The Last Book I Read in 2019

“Private Parts” by Howard Stern

There’s only one movie that I can remember that has an opening so gross, that a great deal of people that aren’t familiar with what they are watching would turn things off immediately. That movie is “Private Parts”. The movie opens up with Howard Stern, played by Howard Stern, coming down from the rafters at the MTV awards butts out, and playing the iconic “Buttman”, and I am not kidding.

The movie was based on a 1993 book called, “Private Parts”, written by the shock jock (as they call him), and after watching the movie several times in the past, I wanted to read the book. Last night, I couldn’t sleep. Therefore it was time to crack open this book, and 4 hours later, I had finished the story that would become a standout look at Howard Stern and his world of radio, from small child to the 1990s break through.

The first thing that you should know is that Howard doesn’t have an immense vocabulary, and it feels as though his book is in character the whole time. In my head, I could hear Howard telling these stories to an editor or a tape recorder. That being said, this book flew by me, it was a breeze to get through, and I was jumping through sentences like I was reading a comic book. Perhaps it wasn’t necessarily the lack of intricate story telling, but rather the audience and their expectations most likely leads Stern’s writing style. It’s within the first chapter that you realize that Stern is definitely playing up to the character, not the person, at least he comes across that way in most of his retelling of stories.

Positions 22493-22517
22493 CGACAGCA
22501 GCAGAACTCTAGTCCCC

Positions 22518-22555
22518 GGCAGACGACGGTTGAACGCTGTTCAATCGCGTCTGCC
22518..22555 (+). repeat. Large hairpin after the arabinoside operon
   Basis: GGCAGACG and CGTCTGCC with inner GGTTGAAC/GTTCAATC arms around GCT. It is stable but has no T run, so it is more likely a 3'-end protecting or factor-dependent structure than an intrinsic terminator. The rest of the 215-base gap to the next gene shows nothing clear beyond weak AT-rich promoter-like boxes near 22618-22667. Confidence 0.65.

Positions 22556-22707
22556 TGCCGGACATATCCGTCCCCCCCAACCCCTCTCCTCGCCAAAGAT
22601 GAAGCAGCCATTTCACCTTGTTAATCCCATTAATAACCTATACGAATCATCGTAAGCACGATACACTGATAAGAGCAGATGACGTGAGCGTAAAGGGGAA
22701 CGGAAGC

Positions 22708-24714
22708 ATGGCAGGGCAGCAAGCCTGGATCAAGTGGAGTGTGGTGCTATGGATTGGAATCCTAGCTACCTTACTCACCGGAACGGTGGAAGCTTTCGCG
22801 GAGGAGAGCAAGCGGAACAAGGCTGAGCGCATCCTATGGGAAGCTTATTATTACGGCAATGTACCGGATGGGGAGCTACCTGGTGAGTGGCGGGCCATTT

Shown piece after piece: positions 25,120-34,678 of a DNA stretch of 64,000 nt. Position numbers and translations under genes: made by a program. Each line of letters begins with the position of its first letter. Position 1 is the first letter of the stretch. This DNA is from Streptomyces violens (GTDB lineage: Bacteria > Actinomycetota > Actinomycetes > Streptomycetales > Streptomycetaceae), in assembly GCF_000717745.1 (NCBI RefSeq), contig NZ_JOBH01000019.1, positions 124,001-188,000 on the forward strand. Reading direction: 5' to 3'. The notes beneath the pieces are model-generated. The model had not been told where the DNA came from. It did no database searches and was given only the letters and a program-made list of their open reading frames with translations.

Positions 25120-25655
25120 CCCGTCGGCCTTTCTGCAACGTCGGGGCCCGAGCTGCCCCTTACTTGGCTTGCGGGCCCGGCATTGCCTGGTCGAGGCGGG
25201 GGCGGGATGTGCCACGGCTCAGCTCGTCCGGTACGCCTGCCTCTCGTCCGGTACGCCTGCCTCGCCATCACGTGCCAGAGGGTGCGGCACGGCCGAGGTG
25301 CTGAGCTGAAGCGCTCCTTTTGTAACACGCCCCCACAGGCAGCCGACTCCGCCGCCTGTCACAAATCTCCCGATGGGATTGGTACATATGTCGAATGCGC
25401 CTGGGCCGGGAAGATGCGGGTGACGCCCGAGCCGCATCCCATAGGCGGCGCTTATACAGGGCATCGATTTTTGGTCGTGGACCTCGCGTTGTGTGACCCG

Through the juxtaposition of honest writing and outside influence, you will find that the book follows the path of the movie, but jumps around quite a bit. While the linear storytelling of the movie is meant to capture a wider audience, the book is honed in on the audience that Stern already had, and then goes a little further to be absurd.

This can’t be real, right?

When reading “The Dirt” from Motley Crue, you get a sense for the unreal, and honestly, that’s what I got from Stern. Stern’s boring. His real life is boring, and he admits that. When he is not playing “Howard Stern”, trying to be funny, shocking the world with pushing the envelope, or just trying to be a goofball, he’s just a normal, average, guy.

The stories seem a bit tall to me, but then again, this is Stern and he came up during celebrity idol worship that did not have cameras, smartphones, or anything else going on. In fact, he even mentions a story with Donald Trump and how many women were all over him, even though he was married. Of course, no one cares about this juicy bit now, or then.

As far as the end of the year is concerned, I didn’t think that I would be reading Howard Stern’s first book, but there I was, sleepless in Indianapolis and reading the last book of my year. What did you read?

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